Biochemistry & Molecular Biology Journal Open Access

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Abstract

Management of rRNA Transcription Activity in a Human Genome

NS Kupriyanova and AP Ryskov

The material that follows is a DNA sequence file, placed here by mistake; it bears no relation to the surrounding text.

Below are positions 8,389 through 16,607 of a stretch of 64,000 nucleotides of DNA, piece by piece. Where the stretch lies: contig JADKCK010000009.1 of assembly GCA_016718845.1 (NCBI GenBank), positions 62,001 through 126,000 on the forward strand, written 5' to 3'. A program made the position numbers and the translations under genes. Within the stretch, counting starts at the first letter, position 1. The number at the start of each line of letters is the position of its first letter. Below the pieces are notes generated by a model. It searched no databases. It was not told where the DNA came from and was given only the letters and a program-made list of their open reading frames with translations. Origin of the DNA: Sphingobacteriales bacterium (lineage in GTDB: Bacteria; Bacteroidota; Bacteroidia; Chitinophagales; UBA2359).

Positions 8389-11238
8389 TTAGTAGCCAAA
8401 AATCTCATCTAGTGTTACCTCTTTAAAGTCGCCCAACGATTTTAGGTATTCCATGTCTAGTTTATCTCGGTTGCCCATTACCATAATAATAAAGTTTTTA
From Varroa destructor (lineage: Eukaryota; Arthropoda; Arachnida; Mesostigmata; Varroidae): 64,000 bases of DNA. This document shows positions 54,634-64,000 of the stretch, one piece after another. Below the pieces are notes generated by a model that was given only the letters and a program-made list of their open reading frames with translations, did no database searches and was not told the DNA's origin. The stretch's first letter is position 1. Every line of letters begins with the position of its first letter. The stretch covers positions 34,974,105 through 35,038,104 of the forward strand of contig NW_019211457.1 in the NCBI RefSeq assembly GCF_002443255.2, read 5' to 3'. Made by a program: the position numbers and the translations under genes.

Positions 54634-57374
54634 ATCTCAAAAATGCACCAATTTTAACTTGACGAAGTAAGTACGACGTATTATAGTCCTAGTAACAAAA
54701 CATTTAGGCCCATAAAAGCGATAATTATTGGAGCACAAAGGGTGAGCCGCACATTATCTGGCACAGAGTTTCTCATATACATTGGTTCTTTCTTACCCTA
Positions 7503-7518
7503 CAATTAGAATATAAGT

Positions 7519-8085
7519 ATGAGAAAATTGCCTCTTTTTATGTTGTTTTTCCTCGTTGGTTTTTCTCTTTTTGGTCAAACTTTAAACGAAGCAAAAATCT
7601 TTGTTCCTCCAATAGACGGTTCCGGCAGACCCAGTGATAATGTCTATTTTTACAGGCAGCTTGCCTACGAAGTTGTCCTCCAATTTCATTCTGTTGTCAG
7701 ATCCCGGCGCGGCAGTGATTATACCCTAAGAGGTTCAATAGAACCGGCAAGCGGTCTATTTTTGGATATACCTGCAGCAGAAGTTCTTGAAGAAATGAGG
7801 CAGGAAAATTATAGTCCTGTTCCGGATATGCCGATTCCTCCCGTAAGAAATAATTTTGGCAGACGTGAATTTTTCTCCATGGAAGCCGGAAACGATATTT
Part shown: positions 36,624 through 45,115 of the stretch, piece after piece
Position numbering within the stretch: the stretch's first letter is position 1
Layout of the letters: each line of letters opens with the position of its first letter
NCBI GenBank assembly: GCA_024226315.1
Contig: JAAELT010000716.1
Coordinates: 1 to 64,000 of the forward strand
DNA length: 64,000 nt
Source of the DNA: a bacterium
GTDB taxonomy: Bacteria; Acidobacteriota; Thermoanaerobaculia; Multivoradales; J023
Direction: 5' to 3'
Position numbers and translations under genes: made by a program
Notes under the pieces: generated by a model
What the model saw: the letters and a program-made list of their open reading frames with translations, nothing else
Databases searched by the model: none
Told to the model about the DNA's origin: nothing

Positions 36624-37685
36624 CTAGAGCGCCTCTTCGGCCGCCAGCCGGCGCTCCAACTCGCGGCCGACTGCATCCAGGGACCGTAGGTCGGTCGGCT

Protein synthesis is a fundamental cell process, performing by ribosomes. Ribosome biogenesis involves transcriptional and many post-transcriptional steps [1,2]. The control of cell growth is tightly connected with rRNA synthesis. In the human genome, rDNA clusters that comprise the so-called nucleolar organizers (NORs) span acrocentric chromosomes 13, 14, 15, 21, and 22. Moreover, many rDNA-similar segments can be detected on (NOR)-chromosomes. It is appreciated now days that the nucleolus plays a fundamental role in the regulation of molecular networks. RDNA consists of the zone coding functionally active rRNA promoting by RNA polymerase I (Pol I), and ribosomal intergenic spacer (rIGS). Today it is clear that rIGS comprises highly intricate structure consisting of a variety of functionally specific segments which have the property of activating under specific conditions, and can be easily transported to different genomic regions. Although similarity is very high in structure and function of rDNA repeating units in all vertebrates, a number of specific features are inherent to humans and higher primates [3,4]. The current model for transcriptional regulation of rRNA proposes two overlapping mechanisms. For short-term regulation, the transcription rate at active rDNA is altered by reversible modification of Pol I transcription factors, whereas long-term regulation is mediated by epigenetic mechanisms when specific chromatin modifications alter the ratio of active to silent copies of rRNA genes. Transcription of rRNA genes and maturation of rRNA play a central role in the complex network that controls cell growth and proliferation. A body of evidence argues that changes in nucleolar organizer (rDNA) activity can be not a result of tumorigenesis, but a cause of it. In this review we try to assess varied factors affecting rRNA and non-coding RNA (ncRNA) transcription activity, and correlate these data with surprisingly high content in the genome (high mobility) of the short segments surrounding ncRNA regions in the rIGS.